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Role of case carts in sterile management

Cherry Kuhlmann, Manager
Central Sterile Supply Department
Anne Berg, Head of Central OR
Roskilde Hospital, Denmark
In 2005, Roskilde Hospital introduced a new concept for delivering sterile articles to the operating department – called case carts – in connection with an upcoming renovation of their operating rooms (OR).
Manager of the central sterile supply department (CSSD), Cherry Kuhlmann, had first seen case carts in operation during a visit to Auckland City Hospital, in New Zealand. It became clear that case carts would provide a rational and lean way to handle logistics between the CSSD and OR. Furthermore, this would offer a great improvement on the traditional time-consuming practice of personnel from the CSSD depositing the instruments for the OR, and then OR personnel having to find the various items for a specific operation, which resulted in unnecessary handling.
In connection with the upgrading and renovation of the operating rooms to high technology theatres, many factors had to be incorporated into the planning because the number of depot areas had to be minimised to allow more room for the operating theatres. This challenge was mandatory and so case carts, which contained all the sterile items required for a specific operation, were introduced.
In 1996 Roskilde Hospital purchased an electronic system for stock management (called ILS), and in 1997 Roskilde CSSD purchased the modular sterile supply management and traceability solution T-DOC from Getinge. Basic T-DOC functionality was first purchased, ensuring traceability and gaining control of the instruments throughout their lifespan in terms of safety, availability and expenditures. Over time, more modules  were purchased and finally, in 1997,  T-DOC’s OR- and Stock functionalities were introduced in order to ensure on-time delivery and correct instruments in the case carts.
Preparing for roll-out
Before roll-out of the case cart set-up, there were conditions that had to be met: an extension of approximately 220m2 to the CSSD was required; design and purchasing of 50 stainless steel carts; purchasing and installation of a cabinet washer disinfector; the purchasing and implementation of T-DOC functionality; and the interfacing between ILS and T-DOC. These conditions were compiled, including an overview of the costs, and presented to the Director of the hospital. After approval, the alterations were carried out between 2006 and 2007.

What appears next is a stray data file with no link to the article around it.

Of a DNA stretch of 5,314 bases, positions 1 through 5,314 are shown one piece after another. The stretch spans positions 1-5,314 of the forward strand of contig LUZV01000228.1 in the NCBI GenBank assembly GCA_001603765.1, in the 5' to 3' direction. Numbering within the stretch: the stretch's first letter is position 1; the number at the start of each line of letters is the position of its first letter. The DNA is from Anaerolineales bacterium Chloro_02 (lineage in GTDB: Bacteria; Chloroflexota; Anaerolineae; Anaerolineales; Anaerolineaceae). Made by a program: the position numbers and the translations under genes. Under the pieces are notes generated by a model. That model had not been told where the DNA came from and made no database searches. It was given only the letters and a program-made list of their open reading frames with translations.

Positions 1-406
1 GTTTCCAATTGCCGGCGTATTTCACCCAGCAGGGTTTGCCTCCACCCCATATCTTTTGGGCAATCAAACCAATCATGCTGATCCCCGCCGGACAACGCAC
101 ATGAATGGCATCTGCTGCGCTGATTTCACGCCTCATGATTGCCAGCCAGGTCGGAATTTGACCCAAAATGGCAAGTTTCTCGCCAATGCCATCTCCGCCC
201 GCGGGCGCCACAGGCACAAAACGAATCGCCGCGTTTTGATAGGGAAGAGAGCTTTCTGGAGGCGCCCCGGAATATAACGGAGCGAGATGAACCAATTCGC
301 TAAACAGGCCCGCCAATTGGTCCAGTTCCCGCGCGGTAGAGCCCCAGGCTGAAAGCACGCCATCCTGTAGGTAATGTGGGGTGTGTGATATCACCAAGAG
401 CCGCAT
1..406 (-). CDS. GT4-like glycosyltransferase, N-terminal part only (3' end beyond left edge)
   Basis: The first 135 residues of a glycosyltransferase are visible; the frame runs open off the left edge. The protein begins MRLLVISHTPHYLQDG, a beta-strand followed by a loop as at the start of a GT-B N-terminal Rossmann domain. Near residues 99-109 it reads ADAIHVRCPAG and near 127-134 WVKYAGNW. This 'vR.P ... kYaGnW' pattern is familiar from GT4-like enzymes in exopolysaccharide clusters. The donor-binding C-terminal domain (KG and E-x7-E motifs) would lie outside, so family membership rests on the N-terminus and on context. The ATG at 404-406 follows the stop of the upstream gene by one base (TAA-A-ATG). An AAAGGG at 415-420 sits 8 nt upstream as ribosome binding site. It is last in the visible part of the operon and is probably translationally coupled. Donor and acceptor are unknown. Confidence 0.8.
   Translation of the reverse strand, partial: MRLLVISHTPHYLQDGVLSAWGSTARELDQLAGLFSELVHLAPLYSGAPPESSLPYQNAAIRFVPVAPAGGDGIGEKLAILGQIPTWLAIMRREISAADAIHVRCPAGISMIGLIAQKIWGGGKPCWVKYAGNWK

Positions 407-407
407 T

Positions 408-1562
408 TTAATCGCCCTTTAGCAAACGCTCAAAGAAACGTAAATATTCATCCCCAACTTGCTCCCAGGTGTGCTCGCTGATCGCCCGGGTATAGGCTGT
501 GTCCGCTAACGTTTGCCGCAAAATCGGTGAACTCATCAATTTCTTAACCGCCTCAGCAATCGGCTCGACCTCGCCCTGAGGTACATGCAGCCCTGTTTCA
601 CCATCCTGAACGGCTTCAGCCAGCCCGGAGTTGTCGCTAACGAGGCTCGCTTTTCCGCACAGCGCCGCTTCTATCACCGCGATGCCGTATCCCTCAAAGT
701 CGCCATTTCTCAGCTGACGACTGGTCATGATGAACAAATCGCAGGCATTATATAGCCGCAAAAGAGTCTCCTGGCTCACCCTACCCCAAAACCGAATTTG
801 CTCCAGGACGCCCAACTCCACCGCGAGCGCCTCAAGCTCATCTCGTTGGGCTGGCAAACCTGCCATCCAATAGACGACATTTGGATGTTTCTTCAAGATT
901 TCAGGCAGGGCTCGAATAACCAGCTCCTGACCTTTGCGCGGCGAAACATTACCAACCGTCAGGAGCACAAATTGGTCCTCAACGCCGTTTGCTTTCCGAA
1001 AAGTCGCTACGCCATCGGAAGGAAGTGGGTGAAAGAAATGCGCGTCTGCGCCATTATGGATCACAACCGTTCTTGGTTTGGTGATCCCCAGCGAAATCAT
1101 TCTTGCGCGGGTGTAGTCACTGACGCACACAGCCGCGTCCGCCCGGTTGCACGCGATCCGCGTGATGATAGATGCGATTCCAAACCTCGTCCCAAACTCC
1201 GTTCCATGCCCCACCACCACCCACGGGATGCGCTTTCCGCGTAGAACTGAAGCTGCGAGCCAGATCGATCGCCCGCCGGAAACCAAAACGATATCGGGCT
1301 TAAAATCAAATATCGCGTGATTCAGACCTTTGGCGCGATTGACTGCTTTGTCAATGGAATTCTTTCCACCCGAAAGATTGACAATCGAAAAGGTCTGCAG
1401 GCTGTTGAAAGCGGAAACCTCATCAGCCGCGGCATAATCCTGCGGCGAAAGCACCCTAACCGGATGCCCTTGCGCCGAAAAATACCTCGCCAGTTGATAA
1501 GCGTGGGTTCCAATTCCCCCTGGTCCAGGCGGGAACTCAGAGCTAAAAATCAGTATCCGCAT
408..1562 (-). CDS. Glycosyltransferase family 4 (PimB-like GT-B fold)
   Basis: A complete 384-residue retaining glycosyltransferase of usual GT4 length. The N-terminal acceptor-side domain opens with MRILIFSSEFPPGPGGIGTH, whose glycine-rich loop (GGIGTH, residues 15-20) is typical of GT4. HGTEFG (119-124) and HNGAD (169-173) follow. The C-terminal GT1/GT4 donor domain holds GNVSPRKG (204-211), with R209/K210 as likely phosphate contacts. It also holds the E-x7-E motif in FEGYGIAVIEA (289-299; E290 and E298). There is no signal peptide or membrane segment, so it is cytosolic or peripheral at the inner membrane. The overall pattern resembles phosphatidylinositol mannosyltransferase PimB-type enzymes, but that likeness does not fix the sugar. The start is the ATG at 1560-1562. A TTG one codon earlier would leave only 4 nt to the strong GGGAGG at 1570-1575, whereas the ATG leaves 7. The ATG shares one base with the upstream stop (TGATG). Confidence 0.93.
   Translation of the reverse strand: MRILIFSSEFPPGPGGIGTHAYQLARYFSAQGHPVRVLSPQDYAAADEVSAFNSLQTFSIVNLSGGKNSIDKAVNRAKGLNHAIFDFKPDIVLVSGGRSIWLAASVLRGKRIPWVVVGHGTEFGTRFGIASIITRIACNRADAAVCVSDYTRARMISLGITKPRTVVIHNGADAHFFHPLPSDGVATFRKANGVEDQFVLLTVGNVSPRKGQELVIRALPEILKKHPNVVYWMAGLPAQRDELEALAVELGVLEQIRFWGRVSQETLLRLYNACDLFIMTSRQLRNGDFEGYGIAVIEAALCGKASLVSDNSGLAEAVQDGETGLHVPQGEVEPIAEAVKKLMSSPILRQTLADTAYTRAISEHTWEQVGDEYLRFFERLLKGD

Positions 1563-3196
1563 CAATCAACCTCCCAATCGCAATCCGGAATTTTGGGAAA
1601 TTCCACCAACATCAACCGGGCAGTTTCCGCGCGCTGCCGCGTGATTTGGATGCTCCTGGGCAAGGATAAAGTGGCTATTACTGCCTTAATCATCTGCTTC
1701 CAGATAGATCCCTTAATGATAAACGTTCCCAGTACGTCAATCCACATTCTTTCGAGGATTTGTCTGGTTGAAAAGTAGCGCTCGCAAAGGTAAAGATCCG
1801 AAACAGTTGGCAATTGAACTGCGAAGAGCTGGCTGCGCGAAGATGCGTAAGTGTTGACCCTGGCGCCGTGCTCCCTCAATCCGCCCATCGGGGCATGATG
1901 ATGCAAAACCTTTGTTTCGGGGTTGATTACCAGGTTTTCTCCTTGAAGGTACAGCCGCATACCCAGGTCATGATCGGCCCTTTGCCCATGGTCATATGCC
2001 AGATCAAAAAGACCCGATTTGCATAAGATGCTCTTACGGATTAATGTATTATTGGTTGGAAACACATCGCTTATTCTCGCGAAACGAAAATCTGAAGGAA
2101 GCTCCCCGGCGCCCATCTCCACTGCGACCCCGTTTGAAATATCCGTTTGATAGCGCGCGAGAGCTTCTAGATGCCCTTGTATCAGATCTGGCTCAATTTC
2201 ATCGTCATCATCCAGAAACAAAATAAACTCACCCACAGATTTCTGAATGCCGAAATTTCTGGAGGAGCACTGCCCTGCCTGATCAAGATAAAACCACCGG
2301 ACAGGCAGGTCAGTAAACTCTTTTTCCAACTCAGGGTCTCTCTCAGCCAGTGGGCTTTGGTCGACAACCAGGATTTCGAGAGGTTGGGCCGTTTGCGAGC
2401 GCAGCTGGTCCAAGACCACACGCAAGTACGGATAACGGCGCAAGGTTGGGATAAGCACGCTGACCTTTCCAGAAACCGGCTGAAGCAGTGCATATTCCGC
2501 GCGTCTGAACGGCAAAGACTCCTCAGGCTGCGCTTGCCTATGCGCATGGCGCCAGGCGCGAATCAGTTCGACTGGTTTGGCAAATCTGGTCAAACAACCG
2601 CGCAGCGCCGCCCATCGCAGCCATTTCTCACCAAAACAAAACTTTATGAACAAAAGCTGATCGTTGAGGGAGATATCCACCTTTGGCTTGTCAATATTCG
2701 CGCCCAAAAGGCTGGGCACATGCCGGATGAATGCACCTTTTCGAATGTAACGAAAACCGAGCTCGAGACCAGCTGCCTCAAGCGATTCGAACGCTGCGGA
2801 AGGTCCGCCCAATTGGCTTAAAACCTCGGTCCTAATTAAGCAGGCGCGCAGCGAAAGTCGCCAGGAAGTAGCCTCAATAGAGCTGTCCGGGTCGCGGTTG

In the design of the new OR, architects needed to incorporate room for emergency case carts, walkthrough cupboards between the theatres and the adjoining corridors for the planned operations, and a minimal depot for intraoperative instruments. The IT department and Getinge were involved in all stages, because T-DOC and scanners were to be installed in every theatre.
During and after the alterations, the CSSD, OR and surgeons decided the contents of the case carts for each particular type of operation. In the beginning, many of the OR staff and the doctors were dubious that the case carts would contain everything required for the operation. Using T-DOC reports to find out what equipment and instrumentation was actually used were undertaken during 2008, and this information then helped to define the exact contents. A very close dialogue between the CSSD and the OR was of utmost importance.
There are several surgical specialties using the Central OR, and implementation was carried out for one specialty at a time, to allow each to become comfortable with using the new case cart concept. Implementing case carts introduced new roles in the CSSD: one for transfer and return of case carts; and one for packing case carts according to the scheduled operations. All scheduled operations are defined in T-DOC and are used for planning and ensuring on-time delivery of the case carts.
The work flow for these processes is shown in Figure 1. These include:
  • Full electronic traceability of instruments linked to the individual patient, according to national standards
  • In the unfortunate event of contamination, the source and involved parties can be identified quickly and efficiently
  • The actual cost per patient treatment is now available
  • Increased turnover due to less waste of factory-made sterile goods
  • The new case cart concept has resulted in shorter turnaround times in the OR, resulting in more patients being treated and higher hospital turnover
  • Improved infection control, as the responsibility for correct storage of sterile products is in one place – in the CSSD
The benefits arising from using case carts and T-DOC are manyfold and all OR staff and surgeons at Roskilde Hospital have welcomed their implementation. Head of OR, Anne Berg, was extremely positive from the outset, and there have been many benefits of introducing the concept for her personnel, including an upgrading of staff competencies. 
Senior Specialist Surgeon, Dr Michael Seiersen, has recognised that workflow is smoother with the new system. In addition, staff in the CSSD have been presented interesting challenges (upgrading and expanding their many skills); other departments in the hospital, for example, day surgery, have introduced the systems; and last, but not least, the system has cemented a closer working relationship between the OR and the CSSD.
In conclusion, the benefits of a case cart system are clear. It saves time and money by appropriately deploying staff and by standardising inventory and instruments, and improves infection control. Use in conjunction with the T-DOC sterile supply management and traceability system allows further optimisation of investments and ensures a high quality level of hospital operations.